Stress is the body's way of reacting to outside stimuli. This reaction causes a series of physiological changes, including an increase in heart rate, blood pressure, and respiration. While stress can be a positive force in our lives, too much stress can wreak havoc on our bodies.
When you're under stress, your body's automatic response is to release adrenaline and cortisol into your bloodstream. These hormones help your body deal with stress by increasing your heart rate, blood pressure, and blood sugar levels. While these physical reactions can be a good thing in the short term, they can also take a toll on your oral and dental health in the long term. Here are some of the ways that stress can affect your oral health:
When you are stressed, you may see more symptoms of gingivitis or periodontitis. Gingivitis is an inflammation of the gums, while periodontitis is an advanced stage of it that causes lasting damage below the gum line. Both are caused by plaque buildup along your gum line that causes irritation and inflammation. As your stress levels increase, you may notice that you produce more saliva than usual. While this may seem helpful at first, you may actually find that this extra moisture feeds the harmful bacteria growing in your mouth, causing even more harm to your teeth. You may also notice that your gums bleed more easily while you are stressed. This is because of increased blood flow to your mouth when you are anxious. However, if your gums continue to bleed regularly after you've tried to control your stress levels, you should make an appointment with your dentist. You may need to receive periodontal treatment to help stop the progression of your symptoms.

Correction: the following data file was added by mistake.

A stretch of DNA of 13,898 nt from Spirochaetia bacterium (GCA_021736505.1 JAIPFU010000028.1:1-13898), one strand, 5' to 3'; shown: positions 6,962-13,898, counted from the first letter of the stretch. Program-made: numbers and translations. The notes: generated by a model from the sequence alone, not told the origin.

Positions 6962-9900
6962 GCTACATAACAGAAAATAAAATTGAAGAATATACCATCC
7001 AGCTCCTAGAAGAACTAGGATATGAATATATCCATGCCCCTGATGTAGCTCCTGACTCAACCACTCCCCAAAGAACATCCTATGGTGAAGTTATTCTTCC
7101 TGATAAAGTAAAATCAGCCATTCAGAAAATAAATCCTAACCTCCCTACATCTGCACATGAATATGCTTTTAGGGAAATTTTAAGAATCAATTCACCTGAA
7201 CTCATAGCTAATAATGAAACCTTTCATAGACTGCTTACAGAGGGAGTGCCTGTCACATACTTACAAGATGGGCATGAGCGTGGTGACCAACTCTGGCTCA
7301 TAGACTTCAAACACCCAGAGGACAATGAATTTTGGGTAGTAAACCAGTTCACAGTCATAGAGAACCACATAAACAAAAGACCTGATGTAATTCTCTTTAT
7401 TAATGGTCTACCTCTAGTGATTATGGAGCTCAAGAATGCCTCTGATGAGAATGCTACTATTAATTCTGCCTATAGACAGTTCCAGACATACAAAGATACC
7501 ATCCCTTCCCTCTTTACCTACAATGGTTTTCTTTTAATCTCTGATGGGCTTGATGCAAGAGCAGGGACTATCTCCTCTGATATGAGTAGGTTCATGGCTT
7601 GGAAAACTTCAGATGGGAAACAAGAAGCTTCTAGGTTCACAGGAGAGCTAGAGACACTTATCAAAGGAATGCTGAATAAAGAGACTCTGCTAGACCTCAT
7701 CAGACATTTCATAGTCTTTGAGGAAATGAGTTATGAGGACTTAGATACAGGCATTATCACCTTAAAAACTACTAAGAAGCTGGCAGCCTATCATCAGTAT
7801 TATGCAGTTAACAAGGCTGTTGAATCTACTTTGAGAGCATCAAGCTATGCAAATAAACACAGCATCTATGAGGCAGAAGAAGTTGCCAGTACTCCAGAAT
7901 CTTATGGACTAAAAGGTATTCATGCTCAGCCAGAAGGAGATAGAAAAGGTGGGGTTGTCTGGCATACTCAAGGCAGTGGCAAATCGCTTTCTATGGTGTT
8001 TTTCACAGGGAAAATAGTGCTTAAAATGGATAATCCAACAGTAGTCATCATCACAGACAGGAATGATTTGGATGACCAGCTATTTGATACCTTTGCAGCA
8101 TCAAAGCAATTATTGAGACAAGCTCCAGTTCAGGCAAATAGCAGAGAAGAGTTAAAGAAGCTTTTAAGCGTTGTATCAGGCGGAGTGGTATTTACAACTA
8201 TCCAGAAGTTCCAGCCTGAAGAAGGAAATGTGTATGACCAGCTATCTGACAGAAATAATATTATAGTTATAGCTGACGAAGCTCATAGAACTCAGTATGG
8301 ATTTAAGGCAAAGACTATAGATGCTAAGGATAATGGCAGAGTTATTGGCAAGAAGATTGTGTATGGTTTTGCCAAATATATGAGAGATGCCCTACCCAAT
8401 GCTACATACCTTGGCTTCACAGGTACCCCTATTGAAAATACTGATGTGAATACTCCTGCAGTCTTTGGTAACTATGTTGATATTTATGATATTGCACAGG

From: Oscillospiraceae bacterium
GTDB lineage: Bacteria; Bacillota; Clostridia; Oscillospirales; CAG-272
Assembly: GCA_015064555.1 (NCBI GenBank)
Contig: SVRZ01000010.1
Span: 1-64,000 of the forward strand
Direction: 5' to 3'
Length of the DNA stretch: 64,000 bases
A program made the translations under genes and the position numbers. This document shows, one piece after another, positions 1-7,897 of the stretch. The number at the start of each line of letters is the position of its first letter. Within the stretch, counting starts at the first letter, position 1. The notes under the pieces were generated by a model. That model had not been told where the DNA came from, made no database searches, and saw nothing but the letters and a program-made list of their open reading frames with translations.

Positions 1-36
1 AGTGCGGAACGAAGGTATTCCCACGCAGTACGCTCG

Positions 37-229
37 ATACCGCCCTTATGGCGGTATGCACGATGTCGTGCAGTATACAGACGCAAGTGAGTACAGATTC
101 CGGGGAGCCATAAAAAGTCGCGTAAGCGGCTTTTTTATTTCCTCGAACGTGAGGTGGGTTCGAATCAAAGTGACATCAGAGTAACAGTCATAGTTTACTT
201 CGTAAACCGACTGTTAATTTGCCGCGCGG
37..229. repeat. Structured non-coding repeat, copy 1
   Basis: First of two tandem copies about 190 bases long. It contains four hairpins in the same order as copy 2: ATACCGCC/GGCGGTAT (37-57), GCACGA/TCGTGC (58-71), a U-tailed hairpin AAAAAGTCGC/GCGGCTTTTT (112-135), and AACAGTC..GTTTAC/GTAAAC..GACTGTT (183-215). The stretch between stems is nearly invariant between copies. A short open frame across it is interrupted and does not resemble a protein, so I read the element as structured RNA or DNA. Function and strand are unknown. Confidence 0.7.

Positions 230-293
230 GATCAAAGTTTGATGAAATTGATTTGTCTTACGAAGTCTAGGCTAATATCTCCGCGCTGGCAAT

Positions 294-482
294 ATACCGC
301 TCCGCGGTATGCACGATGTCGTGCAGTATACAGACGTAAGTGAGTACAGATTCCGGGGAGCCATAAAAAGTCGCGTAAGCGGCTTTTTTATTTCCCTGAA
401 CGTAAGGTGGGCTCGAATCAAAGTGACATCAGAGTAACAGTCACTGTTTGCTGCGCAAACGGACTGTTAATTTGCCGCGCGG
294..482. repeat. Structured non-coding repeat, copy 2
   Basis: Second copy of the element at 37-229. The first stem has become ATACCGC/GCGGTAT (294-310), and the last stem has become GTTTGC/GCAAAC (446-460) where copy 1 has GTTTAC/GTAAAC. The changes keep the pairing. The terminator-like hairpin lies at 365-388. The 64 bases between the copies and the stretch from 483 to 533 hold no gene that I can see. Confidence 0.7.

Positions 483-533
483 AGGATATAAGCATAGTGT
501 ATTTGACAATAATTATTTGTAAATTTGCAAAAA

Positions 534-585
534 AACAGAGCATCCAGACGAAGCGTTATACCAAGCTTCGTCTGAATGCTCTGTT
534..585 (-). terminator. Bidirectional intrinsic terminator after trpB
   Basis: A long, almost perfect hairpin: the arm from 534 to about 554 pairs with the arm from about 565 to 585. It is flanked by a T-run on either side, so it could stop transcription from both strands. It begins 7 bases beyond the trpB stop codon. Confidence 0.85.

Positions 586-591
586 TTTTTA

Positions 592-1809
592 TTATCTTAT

If you grind your teeth when you're stressed, you may need a special mouth guard to help protect your teeth from further wear. In addition to being worn down by constant friction, you can also experience tooth fractures from the excessive force you use to grind them. A mouth guard can help protect your teeth while you sleep so you can wake up feeling refreshed instead of sore.
Stress can cause dry mouth, which can result in cavities. This is because less saliva results in decreased oral acidity and can help neutralize acids in the mouth that can cause tooth decay. Decreased salivary flow also decreases the body's ability to naturally wash away bacteria that can lead to unwanted plaque and tartar buildups. This puts patients at a higher risk of gum disease.
The temporomandibular joint, or TMJ, is the hinge that connects your jaw to your skull. It can become inflamed and cause pain when suffering from stress. This pain can impact your ability to eat and chew food properly. It also affects other daily tasks, such as talking, yawning, and even smiling!
When experiencing these symptoms, it's important to visit your dentist immediately for relief. Solutions may include medication, physical therapy, dietary changes, or wearing a mouth guard at night to prevent teeth grinding. Regular visits to the dentist can identify any small problems before they become major issues that impact your oral health.
To learn more, request an appointment here: https://familydentistrypeoria.com or call Peoria Family Dentistry at 623-552-4665 for an appointment in our Peoria office.